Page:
|Chūō Main Line|
JR East E351 series Super Azusa limited express between Takao and Sagamiko
|Locale||Tokyo, Kanagawa, Yamanashi, Nagano, Gifu, Aichi prefectures|
|Operator(s)||JR East, JR Central|
|Line length||424.6 km (263.8 mi)|
|Track gauge||1,067 mm (3 ft 6 in)|
|Electrification||1,500 V DC overhead catenary|
|Operating speed||130 km/h (80 mph)|
The Chūō Main Line (中央本線 Chūō-honsen ), commonly called the Chūō Line, is one of the major trunk railway lines in Japan. It runs between Tokyo and Nagoya, although it is the slowest direct railway connection between the two cities; the coastal Tōkaidō Main Line is slightly faster, while the Tōkaidō Shinkansen is the fastest rail link between the cities.
The eastern portion, the Chūō East Line (中央東線 Chūō-tōsen ), is run by the East Japan Railway Company (JR East), while the western portion, the Chūō West Line (中央西線 Chūō-saisen ), is run by the Central Japan Railway Company (JR Central). The dividing point between the two companies is Shiojiri Station, where express trains from both ends spur off onto the Shinonoi Line towards the cities of Matsumoto and Nagano. Despite the huge urban areas at either end of the Chūō Line, its central portion is very lightly traveled; the Shiojiri-Nakatsugawa corridor is only served by twice-hourly local and hourly limited express trains.
The route the Chūō Main Line takes is through the mountainous center of Honshū. Its highest point (near Fujimi Station) is about 900 meters above sea level and much of the line has a gradient of 25 per mil. Along the Chūō East Line section, peaks of the Akaishi and Kiso as well as Mount Yatsugatake can be seen from trains. The Chūō West Line runs along the old Nakasendō highway (famous for the preserved post towns of Tsumago-juku and Magome-juku) and the steep Kiso Valley.
This section lists all stations on the Chūō Main Line and generally explains regional services on the line. In addition, there are limited express services connecting major cities along the line, namely Azusa, Super Azusa, Kaiji, Hamakaiji, Narita Express and Shinano. For details of the limited express trains, see the relevant articles.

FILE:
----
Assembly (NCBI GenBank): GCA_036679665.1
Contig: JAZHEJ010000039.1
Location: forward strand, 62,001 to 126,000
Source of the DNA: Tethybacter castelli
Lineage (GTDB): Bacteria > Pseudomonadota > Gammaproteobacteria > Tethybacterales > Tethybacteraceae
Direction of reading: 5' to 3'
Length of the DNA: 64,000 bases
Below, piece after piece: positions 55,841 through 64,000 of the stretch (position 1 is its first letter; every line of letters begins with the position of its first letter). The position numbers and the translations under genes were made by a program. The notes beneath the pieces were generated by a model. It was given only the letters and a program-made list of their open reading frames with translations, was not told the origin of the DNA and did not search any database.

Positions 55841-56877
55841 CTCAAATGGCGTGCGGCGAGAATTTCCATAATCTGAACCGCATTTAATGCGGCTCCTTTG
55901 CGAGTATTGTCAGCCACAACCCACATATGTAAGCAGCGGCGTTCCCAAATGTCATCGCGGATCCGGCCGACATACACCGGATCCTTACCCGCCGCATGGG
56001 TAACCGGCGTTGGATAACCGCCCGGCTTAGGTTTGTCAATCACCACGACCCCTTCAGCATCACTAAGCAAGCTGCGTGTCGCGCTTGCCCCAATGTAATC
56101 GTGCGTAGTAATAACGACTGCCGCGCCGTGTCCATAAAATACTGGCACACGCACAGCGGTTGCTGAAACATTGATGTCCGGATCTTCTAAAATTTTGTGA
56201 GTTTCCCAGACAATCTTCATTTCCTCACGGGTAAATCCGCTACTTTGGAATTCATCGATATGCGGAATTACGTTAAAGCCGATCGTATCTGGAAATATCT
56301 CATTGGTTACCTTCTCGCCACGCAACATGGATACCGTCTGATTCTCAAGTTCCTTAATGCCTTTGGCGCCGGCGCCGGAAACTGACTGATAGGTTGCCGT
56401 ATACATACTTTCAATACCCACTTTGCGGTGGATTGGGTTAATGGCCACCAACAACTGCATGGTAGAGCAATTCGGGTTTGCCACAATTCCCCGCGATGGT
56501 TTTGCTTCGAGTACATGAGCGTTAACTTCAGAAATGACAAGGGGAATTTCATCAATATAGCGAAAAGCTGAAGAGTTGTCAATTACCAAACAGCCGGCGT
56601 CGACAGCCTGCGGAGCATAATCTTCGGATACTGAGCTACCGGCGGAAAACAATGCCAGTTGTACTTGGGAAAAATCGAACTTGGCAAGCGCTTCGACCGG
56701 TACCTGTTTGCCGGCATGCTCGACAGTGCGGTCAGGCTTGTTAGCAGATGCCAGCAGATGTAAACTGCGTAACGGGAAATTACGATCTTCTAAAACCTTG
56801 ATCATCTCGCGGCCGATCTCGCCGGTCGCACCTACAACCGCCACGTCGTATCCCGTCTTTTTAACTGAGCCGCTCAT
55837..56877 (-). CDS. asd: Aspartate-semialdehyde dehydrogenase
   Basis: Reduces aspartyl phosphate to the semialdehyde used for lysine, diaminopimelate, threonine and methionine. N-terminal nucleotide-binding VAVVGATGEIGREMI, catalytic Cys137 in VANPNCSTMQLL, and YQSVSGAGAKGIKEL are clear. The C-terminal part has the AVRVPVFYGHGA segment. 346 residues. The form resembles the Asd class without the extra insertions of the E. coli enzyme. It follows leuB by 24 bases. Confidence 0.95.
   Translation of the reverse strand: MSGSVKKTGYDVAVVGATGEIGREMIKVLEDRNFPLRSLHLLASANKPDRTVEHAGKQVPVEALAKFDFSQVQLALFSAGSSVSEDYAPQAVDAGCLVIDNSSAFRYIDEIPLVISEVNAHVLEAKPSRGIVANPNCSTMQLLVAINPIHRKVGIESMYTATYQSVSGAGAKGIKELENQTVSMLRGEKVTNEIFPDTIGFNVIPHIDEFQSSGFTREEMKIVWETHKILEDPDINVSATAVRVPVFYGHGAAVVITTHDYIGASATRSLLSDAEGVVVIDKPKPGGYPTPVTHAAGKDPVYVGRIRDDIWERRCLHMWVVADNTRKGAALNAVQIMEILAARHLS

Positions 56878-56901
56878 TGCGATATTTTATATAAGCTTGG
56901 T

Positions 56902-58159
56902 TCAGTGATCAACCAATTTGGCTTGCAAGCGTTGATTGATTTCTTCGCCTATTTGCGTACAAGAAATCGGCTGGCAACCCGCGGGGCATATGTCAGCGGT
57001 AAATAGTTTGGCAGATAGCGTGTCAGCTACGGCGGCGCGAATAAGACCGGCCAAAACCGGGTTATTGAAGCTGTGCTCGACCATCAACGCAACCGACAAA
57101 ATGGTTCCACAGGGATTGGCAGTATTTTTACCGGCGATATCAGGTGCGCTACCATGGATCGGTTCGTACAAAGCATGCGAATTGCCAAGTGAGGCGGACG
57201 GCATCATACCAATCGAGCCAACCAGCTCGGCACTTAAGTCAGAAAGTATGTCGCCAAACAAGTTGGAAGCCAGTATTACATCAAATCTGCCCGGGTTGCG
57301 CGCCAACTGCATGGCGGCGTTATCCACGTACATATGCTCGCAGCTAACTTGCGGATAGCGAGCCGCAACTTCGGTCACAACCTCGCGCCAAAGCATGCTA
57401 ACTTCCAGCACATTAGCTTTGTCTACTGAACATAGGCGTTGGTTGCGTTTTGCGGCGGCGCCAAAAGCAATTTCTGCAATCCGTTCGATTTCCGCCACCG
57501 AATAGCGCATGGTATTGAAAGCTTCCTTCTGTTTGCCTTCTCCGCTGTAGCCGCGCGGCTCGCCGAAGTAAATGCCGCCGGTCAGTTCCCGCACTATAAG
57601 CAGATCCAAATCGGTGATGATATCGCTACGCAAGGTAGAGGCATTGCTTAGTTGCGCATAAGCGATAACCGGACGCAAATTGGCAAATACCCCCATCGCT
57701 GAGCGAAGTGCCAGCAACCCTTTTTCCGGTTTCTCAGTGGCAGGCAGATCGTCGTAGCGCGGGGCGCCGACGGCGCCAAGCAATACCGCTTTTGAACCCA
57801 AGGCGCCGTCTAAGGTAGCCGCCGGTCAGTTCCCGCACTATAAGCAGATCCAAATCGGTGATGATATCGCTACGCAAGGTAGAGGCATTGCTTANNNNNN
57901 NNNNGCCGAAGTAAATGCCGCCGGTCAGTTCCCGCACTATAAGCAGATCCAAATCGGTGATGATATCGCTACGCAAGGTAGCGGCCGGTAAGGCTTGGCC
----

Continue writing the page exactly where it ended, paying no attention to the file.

The section between Tokyo and Mitaka is grade-separated, with no level crossings. Between Ochanomizu and Mitaka, the Chūō Main Line has four tracks; two of them are local tracks (緩行線 kankō-sen ) with platforms in every station and the other two are rapid tracks (快速線 kaisoku-sen ) with some stations without platforms. The local tracks are used by the main line local trains (operated only in early morning and late night) and the Chūō-Sōbu Line local trains, while the rapid tracks carry rapid service and express trains. The Tokyo-Mitaka portion is a vital cross-town rail link, and also the city's best-known suicide location due to the high speed and cramped schedule of the trains.
The commuter services on the rapid tracks are collectively called the Chūō Rapid Line (中央快速線 Chūō-kaisoku-sen ) or the Chūō Line (Rapid) (中央線快速 Chūō-sen-kaisoku ) in comparison with the Chūō Line (Local) (中央線各停 Chūō-sen-kakutei ) or the Chūō-Sōbu Line on the local tracks. The former is usually referred to simply as the Chūō Line and the latter the Sōbu Line. Separate groups of trainsets are used for these two groups of services: cars with an orange belt for the rapid service trains and cars with a yellow belt for the local service trains, with the exception of early morning and late night local service trains which use cars with an orange belt. Signs at stations also use these colors to indicate the services.